Popular belief is that China holds the greatest portion of our debt. But that distinction belongs to the Federal Reserve (Fed).
As most readers are aware, the national debt is gargantuan. The total owed is approximately $17.35 trillion. This translates into $54,472 per person or $149,968 per taxpayer.
Managed by the U.S. Treasury, the national debt comprises two components: debt held by the public ($12.35 trillion) and intragovernmental holdings ($5 trillion). The latter is debt owed to 230 federal agencies such as the Social Security Trust Fund and the Military Retirement Fund and consists of excess cash transferred by the agencies to the Treasury.
Latest available data reveal the Fed owned $2.16 trillion of the public debt in the form of government securities—Treasury bills, bonds, and notes—at the end of 2013. This amount was $890 billion more than the $1.27 trillion owned by entities in China.
These numbers sharply contrast with the amounts owed in January 2009, when President Obama took office. At that time, the positions were reversed. China had $744.2 billion in government securities to $475.2 billion held by the Fed.
During the intervening years, the Fed dipped its toes into uncharted waters. It used unconventional monetary policy, purchasing large volumes of government securities, in an attempt to jump-start the economy. In addition to being the largest purchaser of government securities, the Fed holds $1.49 trillion in mortgage-backed securities also purchased to bolster the economy.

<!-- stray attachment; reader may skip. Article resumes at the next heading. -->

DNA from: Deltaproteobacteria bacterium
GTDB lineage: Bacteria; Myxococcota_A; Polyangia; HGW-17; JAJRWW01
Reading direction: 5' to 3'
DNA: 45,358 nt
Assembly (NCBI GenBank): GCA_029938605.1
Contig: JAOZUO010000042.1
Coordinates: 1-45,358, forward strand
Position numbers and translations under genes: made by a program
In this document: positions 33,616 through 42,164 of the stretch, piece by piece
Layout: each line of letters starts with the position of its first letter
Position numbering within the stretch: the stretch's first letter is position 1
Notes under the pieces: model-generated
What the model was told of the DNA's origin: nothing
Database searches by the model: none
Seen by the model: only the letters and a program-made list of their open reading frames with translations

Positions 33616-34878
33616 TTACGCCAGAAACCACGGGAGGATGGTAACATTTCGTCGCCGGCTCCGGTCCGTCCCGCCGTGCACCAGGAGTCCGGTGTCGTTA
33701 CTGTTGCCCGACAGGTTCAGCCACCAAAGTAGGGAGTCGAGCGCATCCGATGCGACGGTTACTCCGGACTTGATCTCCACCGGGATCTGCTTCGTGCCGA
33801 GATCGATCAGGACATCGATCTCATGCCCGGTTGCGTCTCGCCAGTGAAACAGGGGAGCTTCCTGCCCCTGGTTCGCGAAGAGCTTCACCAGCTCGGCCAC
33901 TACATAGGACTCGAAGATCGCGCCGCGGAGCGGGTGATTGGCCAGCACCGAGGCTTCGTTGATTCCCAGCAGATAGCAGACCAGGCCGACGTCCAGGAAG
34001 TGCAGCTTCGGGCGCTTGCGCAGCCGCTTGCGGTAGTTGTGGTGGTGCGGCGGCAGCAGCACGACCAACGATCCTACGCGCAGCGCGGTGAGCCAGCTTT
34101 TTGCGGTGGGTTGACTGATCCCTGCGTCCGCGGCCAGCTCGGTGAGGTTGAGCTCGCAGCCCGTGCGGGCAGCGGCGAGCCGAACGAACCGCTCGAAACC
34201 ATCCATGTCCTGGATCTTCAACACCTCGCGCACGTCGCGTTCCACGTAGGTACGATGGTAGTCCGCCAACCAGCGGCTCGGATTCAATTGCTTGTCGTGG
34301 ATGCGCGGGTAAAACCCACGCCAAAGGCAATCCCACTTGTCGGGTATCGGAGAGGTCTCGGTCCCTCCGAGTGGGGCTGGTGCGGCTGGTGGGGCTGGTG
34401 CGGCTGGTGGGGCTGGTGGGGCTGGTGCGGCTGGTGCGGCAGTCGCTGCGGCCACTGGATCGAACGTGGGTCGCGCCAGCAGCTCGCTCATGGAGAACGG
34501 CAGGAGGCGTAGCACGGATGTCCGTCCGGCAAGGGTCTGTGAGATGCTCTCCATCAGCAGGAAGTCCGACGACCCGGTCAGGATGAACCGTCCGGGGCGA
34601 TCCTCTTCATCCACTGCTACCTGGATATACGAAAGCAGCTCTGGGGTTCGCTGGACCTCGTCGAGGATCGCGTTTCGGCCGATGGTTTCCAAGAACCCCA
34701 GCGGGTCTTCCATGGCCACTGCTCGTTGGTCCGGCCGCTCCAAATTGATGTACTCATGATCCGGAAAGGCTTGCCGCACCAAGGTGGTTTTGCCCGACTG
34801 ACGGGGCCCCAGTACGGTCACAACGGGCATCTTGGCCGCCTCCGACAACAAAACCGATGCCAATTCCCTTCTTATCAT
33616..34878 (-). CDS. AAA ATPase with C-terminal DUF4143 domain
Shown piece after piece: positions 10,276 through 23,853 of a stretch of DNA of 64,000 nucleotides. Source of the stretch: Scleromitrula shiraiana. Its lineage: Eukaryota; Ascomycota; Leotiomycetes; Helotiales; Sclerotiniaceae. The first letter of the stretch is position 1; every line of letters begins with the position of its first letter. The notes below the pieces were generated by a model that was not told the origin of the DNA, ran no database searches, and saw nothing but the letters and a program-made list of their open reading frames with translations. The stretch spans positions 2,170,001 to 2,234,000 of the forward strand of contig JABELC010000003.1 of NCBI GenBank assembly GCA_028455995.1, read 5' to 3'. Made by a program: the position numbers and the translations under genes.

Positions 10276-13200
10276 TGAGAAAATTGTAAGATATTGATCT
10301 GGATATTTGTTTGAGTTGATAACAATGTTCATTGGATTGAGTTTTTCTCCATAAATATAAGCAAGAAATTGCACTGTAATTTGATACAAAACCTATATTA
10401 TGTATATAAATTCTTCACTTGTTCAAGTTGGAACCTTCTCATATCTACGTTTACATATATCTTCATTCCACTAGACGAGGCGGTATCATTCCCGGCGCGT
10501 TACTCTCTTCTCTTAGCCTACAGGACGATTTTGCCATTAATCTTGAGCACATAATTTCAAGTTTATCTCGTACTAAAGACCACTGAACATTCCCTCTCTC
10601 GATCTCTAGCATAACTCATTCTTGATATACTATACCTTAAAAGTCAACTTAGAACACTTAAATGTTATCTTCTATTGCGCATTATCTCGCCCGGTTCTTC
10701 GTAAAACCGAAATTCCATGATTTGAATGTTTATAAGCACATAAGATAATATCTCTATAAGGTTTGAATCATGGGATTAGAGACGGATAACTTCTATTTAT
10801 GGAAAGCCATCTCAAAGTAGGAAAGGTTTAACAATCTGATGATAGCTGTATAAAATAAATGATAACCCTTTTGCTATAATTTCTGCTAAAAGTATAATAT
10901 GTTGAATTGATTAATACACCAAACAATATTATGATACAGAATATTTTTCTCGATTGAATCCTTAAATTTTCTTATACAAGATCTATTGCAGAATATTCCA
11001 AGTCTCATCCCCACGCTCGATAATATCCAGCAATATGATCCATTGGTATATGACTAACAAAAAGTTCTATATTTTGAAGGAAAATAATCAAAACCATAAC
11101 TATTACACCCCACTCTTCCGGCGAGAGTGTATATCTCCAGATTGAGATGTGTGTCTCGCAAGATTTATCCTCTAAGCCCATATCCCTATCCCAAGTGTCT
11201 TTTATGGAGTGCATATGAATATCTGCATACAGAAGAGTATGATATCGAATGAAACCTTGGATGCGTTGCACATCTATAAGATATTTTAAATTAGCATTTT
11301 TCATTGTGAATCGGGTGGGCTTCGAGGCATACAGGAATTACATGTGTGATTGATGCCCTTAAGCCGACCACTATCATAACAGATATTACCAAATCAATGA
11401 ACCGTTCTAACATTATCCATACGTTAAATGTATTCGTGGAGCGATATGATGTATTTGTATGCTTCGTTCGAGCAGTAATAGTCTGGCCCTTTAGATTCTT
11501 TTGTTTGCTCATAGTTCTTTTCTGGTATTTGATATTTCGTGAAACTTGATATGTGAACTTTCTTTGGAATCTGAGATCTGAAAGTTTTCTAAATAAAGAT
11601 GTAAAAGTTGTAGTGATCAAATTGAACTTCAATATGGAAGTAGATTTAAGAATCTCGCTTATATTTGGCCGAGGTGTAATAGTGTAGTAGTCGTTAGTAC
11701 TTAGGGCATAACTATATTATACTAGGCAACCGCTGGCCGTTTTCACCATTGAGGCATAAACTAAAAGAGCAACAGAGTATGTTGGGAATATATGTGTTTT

The Fed’s policy of purchasing securities, both Treasuries and mortgage-backed instruments, has been widely criticized in some circles. Various economists and politicians, both Democrat and Republican, have voiced concerns about the magnitude of the national debt.
They are especially worried about the amounts required to service the debt—to pay the interest as it comes due—now running about $230 billion per year. Rather than paying off the indebtedness, the Treasury pays the interest by issuing new securities.
Erskine Bowles, President Clinton’s chief of staff and co-chairman of the National Commission of Fiscal Responsibility and Reform, is the latest Democrat to speak on the issue. He recently pointed out that if interest rates were to rise to the level of the 1990s, “we’d be spending not $230 billion a year but $650 billion per year.”
Wayne Curtis, Ph.D., is a former superintendent of Alabama banks and a Troy University business school dean. He is retired from the board of directors of First United Security Bank. Email him at email@example.com.